David Brown’s Top 10 Picks for 2011
Friday 12:00 p.m. – 1:00 p.m., 11 p.m.-12 a.m.
I prefer countdowns.
10. Dale Watson – The Sun Sessions
Harley riders have a saying: “if I had to explain it, you wouldn’t understand”. Same goes for Dale Watson. Birmingham-born, Bakersfield-influenced but Texas-proud, Watson comes off to some as a musical anachronism—fiercely loyal to a country-rock sound long abandoned by his contemporaries. The Sun Sessions, however, is a revelation—spontaneous combustion captured on a disc that both pays tribute to Watson’s biggest influences while expanding his appeal to a new generation of listeners. If you didn’t ‘get it’ before, you’ll get it now. (For the record: Dale rides an Indian, not a Harley.)
9. Scott H. Biram – Bad Ingredients
The dirty ol’ one-man band taps into an inner John Lee Hooker with his strongest and most gut-wrenching collection of songs to date. Rootsy, foot-stompin’ truck-drivin’ anthems that could only sound cooler if it came on an 8-Track cartridge. Unpolished, original and utterly compelling.
8. St. Vincent – Strange Mercy
On this album, Dallas native Annie Clark strikes a near perfect balance between her earnest Bjorkishness and a more robust pop sensibility. Just check out the song ‘Surgeon’ for a sense of where St. Vincent is headed. At once challenging and more accessible than ever, Strange Mercy is likely to wind up on many ‘best-of’ lists this year.
7. Golden Bear – Alive
Once described by music writer Michael Toland as a “psychedelic Cheap Trick”, Golden Bear’s latest is a massive leap forward for the Austin four piece. Though the band is moving much more into prog-rock territory, Golden Bear’s power pop sensibilities render ‘Alive’ both satisfyingly ambitious and instantly assessable.
6. Girl in a Coma – Exits and All The Rest
Not since the Sir Douglas Quintet in ’65 has there been this much reason to get excited about a rock band from San Antonio. It’s taken Girl in A Coma a decade of road-pounding to transcend the ‘riot grrl’ clichés imposed by reviewers, but with Exits and All the Rest, produced by Mike McCarthy (Spoon), the band shows off a new confidence and range. Alas, that same stylistic inconsistency keeps this from being ‘one for the ages,’ but this is no doubt their breakout –and one of the year’s best.
5. Gary Clark Jr. – Bright Lights EP
That five-star hype about the “21st century bluesman” you read in Rolling Stone? Balderdash. This here record owes more to ZZ Top than Z.Z. Hill, and is above all else a testament to Clark’s astonishing production work and prodigious guitar skills. Released as a teaser for a forthcoming album, this is at its core ‘classic rock’ reimagined for a younger generation. Though Clark may be no Hendrix (yet), make no mistake: he has a clear, wide-open shot at the big time now. 4 songs, no filler. First-rate.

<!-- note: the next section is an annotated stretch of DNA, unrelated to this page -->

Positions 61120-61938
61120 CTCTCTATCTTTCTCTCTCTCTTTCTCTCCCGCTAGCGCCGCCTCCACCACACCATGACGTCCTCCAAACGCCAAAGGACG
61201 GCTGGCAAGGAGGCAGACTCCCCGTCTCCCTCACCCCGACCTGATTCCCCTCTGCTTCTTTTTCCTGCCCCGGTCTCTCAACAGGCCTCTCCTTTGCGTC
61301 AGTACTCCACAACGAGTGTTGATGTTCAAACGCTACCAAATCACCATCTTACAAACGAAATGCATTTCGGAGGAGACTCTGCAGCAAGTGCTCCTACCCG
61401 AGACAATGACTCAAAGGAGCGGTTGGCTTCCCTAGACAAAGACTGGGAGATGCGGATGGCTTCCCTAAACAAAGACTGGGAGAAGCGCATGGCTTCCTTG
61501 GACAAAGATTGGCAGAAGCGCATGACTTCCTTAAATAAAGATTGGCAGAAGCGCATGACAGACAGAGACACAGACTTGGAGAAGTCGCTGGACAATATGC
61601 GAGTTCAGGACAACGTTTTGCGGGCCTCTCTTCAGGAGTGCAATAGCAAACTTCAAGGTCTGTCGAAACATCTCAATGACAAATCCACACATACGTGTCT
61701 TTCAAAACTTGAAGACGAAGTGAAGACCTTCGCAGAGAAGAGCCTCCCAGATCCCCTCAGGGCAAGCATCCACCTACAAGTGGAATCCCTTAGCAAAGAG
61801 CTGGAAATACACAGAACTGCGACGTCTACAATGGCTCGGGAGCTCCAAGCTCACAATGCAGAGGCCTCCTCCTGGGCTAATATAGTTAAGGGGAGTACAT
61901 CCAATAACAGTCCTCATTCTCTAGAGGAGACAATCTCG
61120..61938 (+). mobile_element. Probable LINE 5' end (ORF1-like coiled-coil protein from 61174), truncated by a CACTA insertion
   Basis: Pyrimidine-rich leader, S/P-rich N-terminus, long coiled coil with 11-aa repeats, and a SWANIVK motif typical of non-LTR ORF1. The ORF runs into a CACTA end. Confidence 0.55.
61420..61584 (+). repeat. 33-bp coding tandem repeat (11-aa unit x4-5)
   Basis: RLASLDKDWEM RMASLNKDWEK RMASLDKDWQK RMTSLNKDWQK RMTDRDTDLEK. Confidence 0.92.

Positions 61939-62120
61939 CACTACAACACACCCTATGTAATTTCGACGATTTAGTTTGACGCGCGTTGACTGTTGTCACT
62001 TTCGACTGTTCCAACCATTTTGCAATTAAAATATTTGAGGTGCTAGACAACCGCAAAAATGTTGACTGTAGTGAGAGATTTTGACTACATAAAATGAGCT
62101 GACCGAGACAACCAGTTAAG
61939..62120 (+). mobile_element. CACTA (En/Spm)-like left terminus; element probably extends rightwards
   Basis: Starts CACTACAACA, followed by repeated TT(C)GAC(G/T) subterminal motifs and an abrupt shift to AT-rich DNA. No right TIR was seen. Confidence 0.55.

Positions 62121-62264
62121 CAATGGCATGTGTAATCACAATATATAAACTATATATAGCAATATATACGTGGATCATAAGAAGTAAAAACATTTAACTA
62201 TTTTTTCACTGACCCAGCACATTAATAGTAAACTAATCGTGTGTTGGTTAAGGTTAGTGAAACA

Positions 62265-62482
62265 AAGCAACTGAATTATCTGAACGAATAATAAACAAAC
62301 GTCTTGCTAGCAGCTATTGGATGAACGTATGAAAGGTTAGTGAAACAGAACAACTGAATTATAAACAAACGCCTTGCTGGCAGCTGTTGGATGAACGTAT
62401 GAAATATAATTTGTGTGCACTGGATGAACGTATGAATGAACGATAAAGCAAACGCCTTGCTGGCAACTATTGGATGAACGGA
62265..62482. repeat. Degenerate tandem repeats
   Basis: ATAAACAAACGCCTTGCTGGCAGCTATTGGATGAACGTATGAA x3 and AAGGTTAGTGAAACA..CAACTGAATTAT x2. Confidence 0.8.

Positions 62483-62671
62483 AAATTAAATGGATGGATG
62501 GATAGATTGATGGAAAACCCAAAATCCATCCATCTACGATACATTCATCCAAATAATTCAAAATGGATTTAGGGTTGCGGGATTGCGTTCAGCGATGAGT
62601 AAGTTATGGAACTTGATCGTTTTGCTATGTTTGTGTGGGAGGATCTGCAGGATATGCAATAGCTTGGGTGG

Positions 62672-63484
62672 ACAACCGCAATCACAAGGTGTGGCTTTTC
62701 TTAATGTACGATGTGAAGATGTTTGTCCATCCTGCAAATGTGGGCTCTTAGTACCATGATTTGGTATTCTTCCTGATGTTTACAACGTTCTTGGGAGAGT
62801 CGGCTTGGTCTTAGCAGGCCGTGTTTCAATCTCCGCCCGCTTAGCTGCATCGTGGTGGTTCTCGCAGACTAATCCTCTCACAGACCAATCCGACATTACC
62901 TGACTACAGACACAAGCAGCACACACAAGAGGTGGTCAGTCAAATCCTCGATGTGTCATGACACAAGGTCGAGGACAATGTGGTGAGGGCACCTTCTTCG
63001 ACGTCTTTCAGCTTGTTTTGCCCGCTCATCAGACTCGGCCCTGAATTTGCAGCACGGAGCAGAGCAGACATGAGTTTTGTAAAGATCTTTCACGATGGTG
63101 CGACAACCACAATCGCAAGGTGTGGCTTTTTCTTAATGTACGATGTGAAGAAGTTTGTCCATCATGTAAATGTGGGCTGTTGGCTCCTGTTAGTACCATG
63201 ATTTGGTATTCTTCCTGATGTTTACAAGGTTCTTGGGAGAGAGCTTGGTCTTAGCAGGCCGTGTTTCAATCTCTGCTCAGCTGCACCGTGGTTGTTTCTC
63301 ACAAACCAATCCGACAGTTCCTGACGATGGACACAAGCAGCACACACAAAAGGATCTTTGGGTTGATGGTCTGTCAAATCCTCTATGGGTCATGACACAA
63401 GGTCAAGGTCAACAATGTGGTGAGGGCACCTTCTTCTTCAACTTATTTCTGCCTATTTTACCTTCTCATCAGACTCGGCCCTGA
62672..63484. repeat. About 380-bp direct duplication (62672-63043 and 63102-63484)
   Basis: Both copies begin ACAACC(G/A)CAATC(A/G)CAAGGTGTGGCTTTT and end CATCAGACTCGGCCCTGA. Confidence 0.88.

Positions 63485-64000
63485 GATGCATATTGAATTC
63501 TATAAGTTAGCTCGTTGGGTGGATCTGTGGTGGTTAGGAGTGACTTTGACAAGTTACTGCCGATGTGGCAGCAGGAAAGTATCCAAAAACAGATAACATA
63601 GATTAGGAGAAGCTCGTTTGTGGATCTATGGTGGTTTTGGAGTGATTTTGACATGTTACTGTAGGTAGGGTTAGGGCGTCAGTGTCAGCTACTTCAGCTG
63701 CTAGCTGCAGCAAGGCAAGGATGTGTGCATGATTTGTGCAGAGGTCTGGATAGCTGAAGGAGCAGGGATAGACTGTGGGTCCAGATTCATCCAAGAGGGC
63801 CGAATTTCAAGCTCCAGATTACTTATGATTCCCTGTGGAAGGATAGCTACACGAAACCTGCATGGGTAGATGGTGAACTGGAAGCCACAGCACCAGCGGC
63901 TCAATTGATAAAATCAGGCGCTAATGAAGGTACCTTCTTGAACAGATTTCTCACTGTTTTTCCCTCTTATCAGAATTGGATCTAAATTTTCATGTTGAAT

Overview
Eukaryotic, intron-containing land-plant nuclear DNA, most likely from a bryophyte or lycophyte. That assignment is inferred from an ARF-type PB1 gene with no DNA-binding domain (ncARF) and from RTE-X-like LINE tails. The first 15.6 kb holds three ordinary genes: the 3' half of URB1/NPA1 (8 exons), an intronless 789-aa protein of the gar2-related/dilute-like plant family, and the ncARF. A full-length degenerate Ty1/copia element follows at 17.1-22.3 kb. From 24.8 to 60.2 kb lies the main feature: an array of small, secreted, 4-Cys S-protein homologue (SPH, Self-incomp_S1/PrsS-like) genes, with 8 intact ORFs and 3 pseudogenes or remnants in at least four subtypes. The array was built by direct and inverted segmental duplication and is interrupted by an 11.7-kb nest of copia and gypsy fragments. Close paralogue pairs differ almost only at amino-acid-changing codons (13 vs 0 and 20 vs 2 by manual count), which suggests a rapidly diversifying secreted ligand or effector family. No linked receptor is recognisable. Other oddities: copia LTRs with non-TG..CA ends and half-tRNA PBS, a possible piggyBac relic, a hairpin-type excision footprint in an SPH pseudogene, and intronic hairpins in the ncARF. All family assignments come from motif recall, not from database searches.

4. Blind Pets – Sweet Tooth
With more melody and intensity than the Strange Boys (but far less media hysteria), Blind Pets is a roaring, rock and roll revelation. The trio comes across as primal yet pleasantly guileless. Citing such unlikely influences as Bobby McFerrin and Pearl Jam, the Blind Pets often sound like The Queens of the Stone Age covering the Ramones: fuzzed out and relentless… albeit without a hint of fake aggro’tude. Clearly baked in Austin—and sounding all the better for it.
3. Neon Indian – Era Extraña
Alan Palomo’s second album under the Neon Indian handle marks a giant step toward the big time. After first winning critics over with his jagged and challenging electronic soundscapes, Palomo’s now moving toward moody straight-ahead song craft in the general direction of OMD. The album’s first single, “Polish Girl”, is both instantly hummable and haunting: chill wave polished for prime time.
2. This One’s for Him – a Tribute to Guy Clark
Where many tribute albums fall flat, this one triumphs thanks to genuinely memorable and loving interpretations (like Rodney Crowell’s heartbreaking version of “That Old Time Feeling) performed as if auditioning for that most scrupulous judge, Clark himself. Featuring a who’s who of Texas talent (Lyle Lovett, Joe Ely, Shawn Colvin, Jerry Jeff, etc.), this album succeeds by showcasing the often underappreciated breadth of Clark’s repertoire and is likely to leave even longtime fans shaking their heads in amazement at Clark’s legacy—so far.
1. …And You Will Know Us by the Trail of Dead – Tao of the Dead
Not just a collection of songs strung together, but a hypnotic epic you can get utterly lost in. You could imagine this ‘the missing soundtrack to Fritz Lang’s Metropolis.’ Or, perhaps: ‘the one album to take with you if you absolutely, positively must make it to ‘Space Station V’ by midnight.’ Admittedly, this is not a general admission trip. But if you’ve been missing that feeling of being taken for a wild ride while sitting cross-legged on the bed with your eyes closed and your hands on your headphones– the wait is over. Thank you, Trail of Dead.